If anyone has a complaint about another participant that interferes with his ability to enjoy participation in our society, he agrees to not retaliate or be uncivil, but rather to seek mediation or justice from the management under our Constitution, including on Participation, and, if necessary, under general principles of justice. (Obviously,
we will not use retaliatory physical force, which is the proper function of the government.)
Similarly, children are expected to seek mediation or justice from a child supervisor, parent, event host, or the management.8. Risks and Releases
Each participant agrees, including on behalf of any children he brings:
- To bear all risks, disclosed and undisclosed, known and unknown, now and in the future, arising out of or in any way connected with participation in our society.
- To release our society and its managers from all claims, demands, and damages (actual and consequential), of every kind and nature, arising out of or in any way connected with participation in our society.
This includes, without limitation, for:
- His transportation to or from, attendance of, or the actions of himself or others at a society event.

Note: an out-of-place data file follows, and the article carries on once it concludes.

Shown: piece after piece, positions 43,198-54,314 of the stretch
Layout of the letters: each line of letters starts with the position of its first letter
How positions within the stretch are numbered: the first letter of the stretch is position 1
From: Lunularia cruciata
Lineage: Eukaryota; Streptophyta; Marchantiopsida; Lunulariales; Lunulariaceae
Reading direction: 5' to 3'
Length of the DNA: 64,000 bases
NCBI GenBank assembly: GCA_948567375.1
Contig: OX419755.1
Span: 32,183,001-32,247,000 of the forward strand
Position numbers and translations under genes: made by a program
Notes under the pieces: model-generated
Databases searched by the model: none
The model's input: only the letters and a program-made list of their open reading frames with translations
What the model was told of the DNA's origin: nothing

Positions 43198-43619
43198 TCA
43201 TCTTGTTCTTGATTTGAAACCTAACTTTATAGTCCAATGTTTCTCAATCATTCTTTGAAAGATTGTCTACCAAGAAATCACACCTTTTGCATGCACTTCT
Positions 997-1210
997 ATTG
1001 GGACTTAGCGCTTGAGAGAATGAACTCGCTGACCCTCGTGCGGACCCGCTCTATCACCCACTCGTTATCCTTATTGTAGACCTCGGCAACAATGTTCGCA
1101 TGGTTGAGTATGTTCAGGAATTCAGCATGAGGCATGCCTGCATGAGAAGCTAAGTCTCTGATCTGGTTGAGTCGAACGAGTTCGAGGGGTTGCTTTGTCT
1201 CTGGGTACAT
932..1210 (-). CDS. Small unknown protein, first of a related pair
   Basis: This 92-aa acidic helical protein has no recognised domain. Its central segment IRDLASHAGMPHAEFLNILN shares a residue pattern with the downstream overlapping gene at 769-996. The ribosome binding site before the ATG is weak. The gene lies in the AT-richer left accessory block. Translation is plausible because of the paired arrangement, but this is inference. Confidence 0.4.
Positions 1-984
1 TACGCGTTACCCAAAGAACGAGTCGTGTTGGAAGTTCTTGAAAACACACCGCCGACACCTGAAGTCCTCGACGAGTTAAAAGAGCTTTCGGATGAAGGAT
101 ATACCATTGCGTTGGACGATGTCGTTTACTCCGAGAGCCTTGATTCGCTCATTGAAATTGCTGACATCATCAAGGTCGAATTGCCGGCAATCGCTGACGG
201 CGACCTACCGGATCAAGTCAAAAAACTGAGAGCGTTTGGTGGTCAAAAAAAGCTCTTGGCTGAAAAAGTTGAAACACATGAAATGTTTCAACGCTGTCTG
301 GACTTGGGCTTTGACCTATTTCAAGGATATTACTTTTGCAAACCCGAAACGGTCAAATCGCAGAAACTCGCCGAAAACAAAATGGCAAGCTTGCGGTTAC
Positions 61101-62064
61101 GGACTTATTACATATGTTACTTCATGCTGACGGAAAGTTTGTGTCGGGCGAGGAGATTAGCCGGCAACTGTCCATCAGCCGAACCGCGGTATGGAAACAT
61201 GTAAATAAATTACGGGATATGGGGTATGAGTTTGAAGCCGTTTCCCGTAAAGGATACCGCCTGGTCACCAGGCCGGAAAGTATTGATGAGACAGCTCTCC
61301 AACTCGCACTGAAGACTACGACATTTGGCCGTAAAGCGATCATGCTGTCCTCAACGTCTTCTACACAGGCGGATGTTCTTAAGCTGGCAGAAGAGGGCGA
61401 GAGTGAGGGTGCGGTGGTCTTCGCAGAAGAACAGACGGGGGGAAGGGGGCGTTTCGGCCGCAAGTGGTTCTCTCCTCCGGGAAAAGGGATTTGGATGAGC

- The organizing or hosting of a society event.
- A manager’s judgment of any matter in the name of our society.
V. Judging“Independence is the recognition of the fact that yours is the responsibility of judgment and nothing can help you escape it—that no substitute can do your thinking … —that the vilest form of self-abasement and self-destruction is the subordination of your mind to the mind of another, the acceptance of an authority over your brain, the acceptance of his assertions as facts, his say-so as truth.”
Our principles for judging in the name of our society
are as follows:
1. A judgment should include:
- Citation to the relevant section(s) under Constitution or Participation.
- Factual findings.
- An action, if any.
2. A judgment on Participation should avoid including a manager’s personal
opinion or judgment, regardless of any disclaimer. See management Principles (above).
3. If a complaint regards a personal act of a manager, he should not judge unless no other qualified manager is available.
4. If necessary and proper to address such issues to judge a matter arising under our Constitution or on Participation
: “The standard by which one judges what is good or evil—is man’s life